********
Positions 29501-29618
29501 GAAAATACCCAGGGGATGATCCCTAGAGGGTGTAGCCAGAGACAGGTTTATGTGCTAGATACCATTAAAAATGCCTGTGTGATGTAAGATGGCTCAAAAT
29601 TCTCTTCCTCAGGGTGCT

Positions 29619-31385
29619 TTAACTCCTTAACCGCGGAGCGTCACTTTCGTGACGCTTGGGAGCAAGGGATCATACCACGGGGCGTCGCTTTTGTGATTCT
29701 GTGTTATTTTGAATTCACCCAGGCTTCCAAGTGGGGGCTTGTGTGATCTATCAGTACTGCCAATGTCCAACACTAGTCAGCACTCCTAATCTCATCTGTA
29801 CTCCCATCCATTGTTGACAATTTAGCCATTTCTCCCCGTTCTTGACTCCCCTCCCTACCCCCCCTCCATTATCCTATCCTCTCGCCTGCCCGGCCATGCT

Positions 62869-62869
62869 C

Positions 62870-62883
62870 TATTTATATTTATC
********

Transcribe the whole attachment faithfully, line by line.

Positions 29501-29618
29501 GAAAATACCCAGGGGATGATCCCTAGAGGGTGTAGCCAGAGACAGGTTTATGTGCTAGATACCATTAAAAATGCCTGTGTGATGTAAGATGGCTCAAAAT
29601 TCTCTTCCTCAGGGTGCT

Positions 29619-31385
29619 TTAACTCCTTAACCGCGGAGCGTCACTTTCGTGACGCTTGGGAGCAAGGGATCATACCACGGGGCGTCGCTTTTGTGATTCT
29701 GTGTTATTTTGAATTCACCCAGGCTTCCAAGTGGGGGCTTGTGTGATCTATCAGTACTGCCAATGTCCAACACTAGTCAGCACTCCTAATCTCATCTGTA
29801 CTCCCATCCATTGTTGACAATTTAGCCATTTCTCCCCGTTCTTGACTCCCCTCCCTACCCCCCCTCCATTATCCTATCCTCTCGCCTGCCCGGCCATGCT

Positions 62869-62869
62869 C

Positions 62870-62883
62870 TATTTATATTTATC